Florida West Indian Manatee Mermaid stories became prevalent in Europe about the time of the early Portuguese explorations along the West African Coast and it is supposed that they were based on sightings of these animals in the shallow bays which the ships visited.
Christopher Columbus gets credit for the first written record of manatees in North America, ones he saw near the Dominican Republic in 1492. West Indian manatees, also called Florida manatees, are resident in peninsular Florida and occur in the Caribbean and along the Gulf coast to Mexico. During summer, some wander as far north as the Carolinas and one named Chesapeake went to the Chesapeake Bay twice. He wrote about the mermaids lifting their heads out of the water near Haiti. Sailors that saw the mermaids often gave the mermaids the name Sirenia. The name came from Homer’s tales of sea nymphs. Manatees don’t fit the seductive image of the sea nymphs that are portrayed, but the men had been at sea for a very long time.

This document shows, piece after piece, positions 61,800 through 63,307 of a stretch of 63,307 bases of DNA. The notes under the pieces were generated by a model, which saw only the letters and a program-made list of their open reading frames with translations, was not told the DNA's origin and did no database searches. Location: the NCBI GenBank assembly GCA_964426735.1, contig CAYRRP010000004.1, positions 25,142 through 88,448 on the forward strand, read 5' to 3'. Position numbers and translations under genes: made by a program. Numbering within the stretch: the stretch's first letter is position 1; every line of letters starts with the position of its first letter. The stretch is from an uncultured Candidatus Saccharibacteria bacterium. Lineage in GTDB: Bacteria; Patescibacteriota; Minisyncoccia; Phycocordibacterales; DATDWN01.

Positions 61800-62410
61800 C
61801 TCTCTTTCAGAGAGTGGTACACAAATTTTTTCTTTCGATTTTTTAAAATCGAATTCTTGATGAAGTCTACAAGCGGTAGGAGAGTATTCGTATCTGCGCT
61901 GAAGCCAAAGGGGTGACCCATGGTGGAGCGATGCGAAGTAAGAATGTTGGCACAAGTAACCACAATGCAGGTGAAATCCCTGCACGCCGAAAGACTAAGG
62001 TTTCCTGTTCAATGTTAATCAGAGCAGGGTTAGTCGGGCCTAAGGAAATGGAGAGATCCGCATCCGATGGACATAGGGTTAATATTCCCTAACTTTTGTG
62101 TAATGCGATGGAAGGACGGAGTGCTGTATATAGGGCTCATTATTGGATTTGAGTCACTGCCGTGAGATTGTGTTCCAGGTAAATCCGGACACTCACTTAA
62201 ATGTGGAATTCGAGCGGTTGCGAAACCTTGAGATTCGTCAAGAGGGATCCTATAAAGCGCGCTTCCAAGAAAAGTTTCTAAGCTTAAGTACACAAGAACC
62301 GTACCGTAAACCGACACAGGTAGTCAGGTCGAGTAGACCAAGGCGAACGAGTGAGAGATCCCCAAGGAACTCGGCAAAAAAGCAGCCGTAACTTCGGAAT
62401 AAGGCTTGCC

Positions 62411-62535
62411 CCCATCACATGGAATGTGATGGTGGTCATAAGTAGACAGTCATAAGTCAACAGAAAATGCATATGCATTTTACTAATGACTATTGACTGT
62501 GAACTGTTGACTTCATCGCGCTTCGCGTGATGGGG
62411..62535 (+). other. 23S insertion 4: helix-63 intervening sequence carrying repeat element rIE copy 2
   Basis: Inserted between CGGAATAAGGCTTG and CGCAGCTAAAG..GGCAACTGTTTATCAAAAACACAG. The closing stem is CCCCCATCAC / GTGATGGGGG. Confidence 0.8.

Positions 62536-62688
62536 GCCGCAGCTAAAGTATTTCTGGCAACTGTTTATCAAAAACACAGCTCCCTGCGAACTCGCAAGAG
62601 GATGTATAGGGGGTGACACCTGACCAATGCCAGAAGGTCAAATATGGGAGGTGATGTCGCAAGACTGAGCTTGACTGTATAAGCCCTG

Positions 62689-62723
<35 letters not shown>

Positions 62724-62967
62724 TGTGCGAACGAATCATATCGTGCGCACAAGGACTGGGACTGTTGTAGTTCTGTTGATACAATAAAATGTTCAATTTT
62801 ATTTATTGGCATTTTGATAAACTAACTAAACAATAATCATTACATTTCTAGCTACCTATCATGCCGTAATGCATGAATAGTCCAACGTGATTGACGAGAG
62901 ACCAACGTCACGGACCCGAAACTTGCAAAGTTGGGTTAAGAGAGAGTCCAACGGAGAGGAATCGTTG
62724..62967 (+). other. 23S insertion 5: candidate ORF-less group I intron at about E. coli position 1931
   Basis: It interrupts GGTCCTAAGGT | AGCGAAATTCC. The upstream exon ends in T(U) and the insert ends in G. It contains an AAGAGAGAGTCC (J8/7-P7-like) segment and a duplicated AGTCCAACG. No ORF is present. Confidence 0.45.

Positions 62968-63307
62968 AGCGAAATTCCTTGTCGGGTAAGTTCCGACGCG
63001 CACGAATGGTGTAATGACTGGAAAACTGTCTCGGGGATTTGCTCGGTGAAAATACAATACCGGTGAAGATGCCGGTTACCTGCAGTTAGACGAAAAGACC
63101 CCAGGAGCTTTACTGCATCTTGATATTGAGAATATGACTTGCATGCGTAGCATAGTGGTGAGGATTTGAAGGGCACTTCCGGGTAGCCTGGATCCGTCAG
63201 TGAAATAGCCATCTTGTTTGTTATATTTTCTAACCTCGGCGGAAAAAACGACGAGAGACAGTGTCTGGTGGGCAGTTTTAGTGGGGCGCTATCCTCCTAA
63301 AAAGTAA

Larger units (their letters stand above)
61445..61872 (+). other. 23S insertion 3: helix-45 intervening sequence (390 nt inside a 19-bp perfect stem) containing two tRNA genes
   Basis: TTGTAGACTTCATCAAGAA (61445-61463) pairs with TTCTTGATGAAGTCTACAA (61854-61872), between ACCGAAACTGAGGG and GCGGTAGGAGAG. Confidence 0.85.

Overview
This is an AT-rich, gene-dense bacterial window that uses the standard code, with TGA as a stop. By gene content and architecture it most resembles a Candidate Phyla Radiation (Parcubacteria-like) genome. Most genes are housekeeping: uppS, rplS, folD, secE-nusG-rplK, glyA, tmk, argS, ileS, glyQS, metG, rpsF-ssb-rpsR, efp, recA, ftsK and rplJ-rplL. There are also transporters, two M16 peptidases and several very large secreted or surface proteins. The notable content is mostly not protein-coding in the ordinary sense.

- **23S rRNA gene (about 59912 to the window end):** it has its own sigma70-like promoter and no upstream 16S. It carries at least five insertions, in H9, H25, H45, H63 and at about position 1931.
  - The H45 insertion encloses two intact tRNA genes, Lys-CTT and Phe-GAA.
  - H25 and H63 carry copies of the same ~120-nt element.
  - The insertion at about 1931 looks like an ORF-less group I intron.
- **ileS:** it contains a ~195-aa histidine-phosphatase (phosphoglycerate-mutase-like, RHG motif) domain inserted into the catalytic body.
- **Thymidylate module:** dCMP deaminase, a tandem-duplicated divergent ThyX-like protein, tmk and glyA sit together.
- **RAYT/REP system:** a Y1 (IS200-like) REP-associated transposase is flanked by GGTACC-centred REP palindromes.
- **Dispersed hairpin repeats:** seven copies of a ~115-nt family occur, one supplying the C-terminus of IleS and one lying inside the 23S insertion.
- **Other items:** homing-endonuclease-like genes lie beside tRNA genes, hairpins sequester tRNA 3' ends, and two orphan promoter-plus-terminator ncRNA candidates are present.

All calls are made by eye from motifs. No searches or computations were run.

What is Killing Them?
According to the February 2007 count of manatees in Florida by the Florida Fish and Wildlife Conservation Commission there were only 2817 manatees remaining in Florida. As of August 31, 2007, 247 manatees were killed, 59 of these by watercraft. Additionally, four were killed by other human action. If you see a dead or injured manatee or one that’s been harassed while in Florida, please call the Florida Fish and Wildlife Conservation Commission’s toll-free hotline at 1-888-404-FWCC. Lastly, as a visitor to our tropical paradise, do not approach, touch, feed or water manatees.